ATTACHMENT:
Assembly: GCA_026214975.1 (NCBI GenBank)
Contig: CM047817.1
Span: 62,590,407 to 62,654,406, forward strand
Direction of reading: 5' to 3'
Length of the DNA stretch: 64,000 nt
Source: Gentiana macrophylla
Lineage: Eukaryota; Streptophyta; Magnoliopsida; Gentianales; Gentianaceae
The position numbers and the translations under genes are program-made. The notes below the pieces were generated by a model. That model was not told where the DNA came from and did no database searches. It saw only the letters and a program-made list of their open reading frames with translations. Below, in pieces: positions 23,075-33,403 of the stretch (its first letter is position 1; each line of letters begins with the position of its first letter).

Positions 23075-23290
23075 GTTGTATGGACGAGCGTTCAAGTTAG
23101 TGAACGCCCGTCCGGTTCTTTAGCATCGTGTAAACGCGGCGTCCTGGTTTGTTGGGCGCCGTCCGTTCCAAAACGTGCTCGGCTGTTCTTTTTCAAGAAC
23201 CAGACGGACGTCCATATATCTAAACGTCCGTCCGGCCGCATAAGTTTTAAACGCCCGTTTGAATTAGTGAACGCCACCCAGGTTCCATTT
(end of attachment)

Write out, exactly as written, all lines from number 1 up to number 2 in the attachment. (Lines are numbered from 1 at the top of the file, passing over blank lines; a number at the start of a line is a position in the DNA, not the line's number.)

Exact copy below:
Assembly: GCA_026214975.1 (NCBI GenBank)
Contig: CM047817.1